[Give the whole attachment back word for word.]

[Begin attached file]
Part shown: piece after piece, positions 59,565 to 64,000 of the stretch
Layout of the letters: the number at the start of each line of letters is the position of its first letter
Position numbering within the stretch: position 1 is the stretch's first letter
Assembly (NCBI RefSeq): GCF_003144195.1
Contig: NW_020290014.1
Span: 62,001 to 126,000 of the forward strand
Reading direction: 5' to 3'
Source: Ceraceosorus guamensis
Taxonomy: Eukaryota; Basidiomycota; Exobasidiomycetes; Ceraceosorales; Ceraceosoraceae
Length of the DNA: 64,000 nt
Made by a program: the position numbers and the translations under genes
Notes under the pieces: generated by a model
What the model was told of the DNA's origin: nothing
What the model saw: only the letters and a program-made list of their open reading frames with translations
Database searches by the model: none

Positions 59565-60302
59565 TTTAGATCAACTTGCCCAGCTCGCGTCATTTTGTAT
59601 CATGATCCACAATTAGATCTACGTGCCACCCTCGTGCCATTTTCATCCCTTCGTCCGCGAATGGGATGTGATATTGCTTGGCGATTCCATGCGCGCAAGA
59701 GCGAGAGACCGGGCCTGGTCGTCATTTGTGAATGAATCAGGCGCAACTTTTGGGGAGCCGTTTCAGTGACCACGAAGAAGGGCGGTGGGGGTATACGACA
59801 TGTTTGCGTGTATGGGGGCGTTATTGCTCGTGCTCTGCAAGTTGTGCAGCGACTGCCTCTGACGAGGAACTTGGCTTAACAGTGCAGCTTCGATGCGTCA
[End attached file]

Part shown: piece after piece, positions 59,565 to 64,000 of the stretch
Layout of the letters: the number at the start of each line of letters is the position of its first letter
Position numbering within the stretch: position 1 is the stretch's first letter
Assembly (NCBI RefSeq): GCF_003144195.1
Contig: NW_020290014.1
Span: 62,001 to 126,000 of the forward strand
Reading direction: 5' to 3'
Source: Ceraceosorus guamensis
Taxonomy: Eukaryota; Basidiomycota; Exobasidiomycetes; Ceraceosorales; Ceraceosoraceae
Length of the DNA: 64,000 nt
Made by a program: the position numbers and the translations under genes
Notes under the pieces: generated by a model
What the model was told of the DNA's origin: nothing
What the model saw: only the letters and a program-made list of their open reading frames with translations
Database searches by the model: none

Positions 59565-60302
59565 TTTAGATCAACTTGCCCAGCTCGCGTCATTTTGTAT
59601 CATGATCCACAATTAGATCTACGTGCCACCCTCGTGCCATTTTCATCCCTTCGTCCGCGAATGGGATGTGATATTGCTTGGCGATTCCATGCGCGCAAGA
59701 GCGAGAGACCGGGCCTGGTCGTCATTTGTGAATGAATCAGGCGCAACTTTTGGGGAGCCGTTTCAGTGACCACGAAGAAGGGCGGTGGGGGTATACGACA
59801 TGTTTGCGTGTATGGGGGCGTTATTGCTCGTGCTCTGCAAGTTGTGCAGCGACTGCCTCTGACGAGGAACTTGGCTTAACAGTGCAGCTTCGATGCGTCA